View Full Version : Stupid Apollo Question
06-08-2000, 05:50 AM
I'm not that old, I was fairly young when the Apollo missions took place.
I was watching the sunset the other night; there was a beautiful glow to the sky, the moon was out, and there was a jet slowly crossing the sky. The jet, because it was high in elevation, was brightly lit by the sun and really stood out in contrast to the darker sky.
That's when it hit me; when the Apollo missions took place, could you see the sunlight reflecting off the spaceship as it headed for the moon? Did it look like a star that slowly got closer to the moon? Am I off my rocker?
You can see many satellites and spacecraft in low earth orbit. The Shuttle is as bright as the brightest star in the sky, and so is the Mir space station. These things, however, are only a few hundred kilometers away. I've never heard of anything higher up being visible to the naked eye. To see satellites in geostationary orbit, about 35,000 km (20,000 miles) away, you need to take a long exposure photo with a telephoto lens (and long exposure in astronomy means tens of minutes to many hours). The moon is 10 times farther than that. So the answer is, the Apollo would have been easily visible shortly after launch but would have faded away quickly.
06-08-2000, 07:49 AM
You may be interested in this (http://stephen.fathom.org/sathunt.html) link. The page is about satellite watching. My folks used to take my brother and me outside back in the seventies to watch satellites fly overhead. As I got older, I used to think that that was just a cute way of getting us to stand around looking up at the sky. But a few years back, I found out that they really were on the level with this one. Humph… now about the bear that lived in the 'presents' closet….
I found this page by following a link from another Doper, but don't remember who so I can't give credit. The page is on fathom.org, if that means anything.
06-08-2000, 08:54 AM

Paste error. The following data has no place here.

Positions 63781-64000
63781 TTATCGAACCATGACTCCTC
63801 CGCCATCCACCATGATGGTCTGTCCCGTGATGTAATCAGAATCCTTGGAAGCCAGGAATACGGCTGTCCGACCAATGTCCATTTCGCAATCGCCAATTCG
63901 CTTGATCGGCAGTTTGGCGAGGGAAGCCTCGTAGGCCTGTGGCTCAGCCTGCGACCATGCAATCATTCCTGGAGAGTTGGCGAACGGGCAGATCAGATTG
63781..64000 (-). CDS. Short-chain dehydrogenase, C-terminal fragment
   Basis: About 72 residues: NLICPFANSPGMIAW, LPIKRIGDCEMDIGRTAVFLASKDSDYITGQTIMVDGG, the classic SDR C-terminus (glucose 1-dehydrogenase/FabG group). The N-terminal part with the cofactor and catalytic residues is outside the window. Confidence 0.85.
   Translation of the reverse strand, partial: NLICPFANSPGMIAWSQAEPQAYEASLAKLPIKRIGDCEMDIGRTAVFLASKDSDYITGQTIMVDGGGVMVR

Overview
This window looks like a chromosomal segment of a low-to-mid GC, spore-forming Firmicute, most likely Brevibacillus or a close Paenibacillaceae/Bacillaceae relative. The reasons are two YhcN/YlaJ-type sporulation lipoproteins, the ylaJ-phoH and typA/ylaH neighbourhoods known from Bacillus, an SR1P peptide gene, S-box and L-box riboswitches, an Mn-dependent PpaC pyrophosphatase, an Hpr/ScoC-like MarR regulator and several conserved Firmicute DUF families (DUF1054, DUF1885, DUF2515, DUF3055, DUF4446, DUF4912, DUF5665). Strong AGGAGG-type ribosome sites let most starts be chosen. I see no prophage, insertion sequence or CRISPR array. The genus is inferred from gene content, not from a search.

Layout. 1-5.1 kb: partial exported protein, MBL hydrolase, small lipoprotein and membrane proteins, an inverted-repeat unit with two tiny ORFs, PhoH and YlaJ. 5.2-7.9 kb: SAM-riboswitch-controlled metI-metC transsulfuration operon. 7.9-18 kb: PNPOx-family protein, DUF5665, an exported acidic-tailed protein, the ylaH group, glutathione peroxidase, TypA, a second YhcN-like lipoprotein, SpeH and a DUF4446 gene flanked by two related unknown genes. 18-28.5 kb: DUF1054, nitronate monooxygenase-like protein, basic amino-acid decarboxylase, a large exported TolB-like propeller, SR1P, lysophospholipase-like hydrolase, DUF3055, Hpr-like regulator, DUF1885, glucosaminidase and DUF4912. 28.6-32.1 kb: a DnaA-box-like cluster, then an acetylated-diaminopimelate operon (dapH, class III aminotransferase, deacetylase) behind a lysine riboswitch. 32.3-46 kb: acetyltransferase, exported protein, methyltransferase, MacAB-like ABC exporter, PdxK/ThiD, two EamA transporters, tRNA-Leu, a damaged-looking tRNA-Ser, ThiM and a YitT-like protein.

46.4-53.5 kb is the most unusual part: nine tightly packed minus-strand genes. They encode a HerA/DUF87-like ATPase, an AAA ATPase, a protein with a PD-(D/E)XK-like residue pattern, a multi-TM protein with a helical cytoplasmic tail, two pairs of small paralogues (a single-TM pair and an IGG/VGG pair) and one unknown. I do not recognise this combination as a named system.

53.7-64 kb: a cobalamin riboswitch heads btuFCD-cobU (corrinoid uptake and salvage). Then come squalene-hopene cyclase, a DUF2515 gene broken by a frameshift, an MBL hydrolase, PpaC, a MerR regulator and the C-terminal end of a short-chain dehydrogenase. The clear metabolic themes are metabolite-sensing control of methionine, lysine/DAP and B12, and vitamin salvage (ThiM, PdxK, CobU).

Remember, as the Apollo spacecrafts headed towards the moon, they dropped stages. By the time they left Earth orbit, they were down to the Command Module and the Lunar Module. Both objects would be almost impossible to see with the naked eye, and would be pretty difficult to spot even with a telescope.
06-08-2000, 01:53 PM
I can recall watching several satellites pass overhead from the UK back in the 70's - 80's. We would watch one go past, then another in a slightly different elevation. It was like there was always one visible at any time so we assumed maybe they were spy satellites, designed to have overlapping views. We assumed they were keeping an eye on the "Cold War" developments. I apologise for the serious answer.
06-08-2000, 02:04 PM
Remember, as the Apollo spacecrafts headed towards the moon, they dropped stages. By the time they left Earth orbit, they were down to the Command Module and the Lunar Module
Also, since they were headed away from earth, you'd be looking pretty much end-on, I suppose at the thruster nozzle on the back of the command module. Not a real highly-reflective surface.
06-08-2000, 04:53 PM
Am I the only one who was busy shining flashlights at the spacecraft, cackling, knowing that I could full well cause the downfall of the space program at any moment?
Yes, I had a lot of free time. To the best of my knowledge, nothing better was going on.
06-08-2000, 10:37 PM
Were there any type of lights on the CM or Lander?
Running lights, docking lights, that kind of thing.
I'm rather sure they did away with the headlights in the design phase.
06-09-2000, 03:58 AM
I specifically recall seeing Apollo missions in orbit. I remember reading info in the newspaper that said when the orbiting command module and lunar modules (linked together) would be visible from a particular spot on earth. It looked like any other satellite, a little blip of light.
But more to the point of the question, I don't recall seeing the Apollo once it had left earth orbit, on its way to the moon. And I definitely would have looked (and remembered!) if there had been any way to view it.
Most likely, the ship would have been hard to distinguish from a background star once it left earth orbit. Its easy to spot a satellite in earth orbit, they move against the background stars, but a satellite headed for the moon is travelling in a basically straight line away from the observer, it would look like a fixed star, if it was visible at all.
06-09-2000, 07:45 AM
>Most likely, the ship would have been hard to distinguish >from a background star once it left earth orbit. Its easy >to spot a satellite in earth orbit, they move against the >background stars, but a satellite headed for the moon is >travelling in a basically straight line away from the >observer, it would look like a fixed star, if it was >visible at all.
That's a very good point!
06-09-2000, 09:29 AM
Madd1--no, there were no external lights. Both vehicles had windows, so some light would escape from there, but not enough to be seen from Earth.
06-09-2000, 05:24 PM
When Apollo 13's oxygen tank exploded the expanding gas and debris could be seen with ground based telescopes.
06-09-2000, 07:19 PM
Just thought some of you might enjoy this link
It is a piece of NASA software for tracking sattelites
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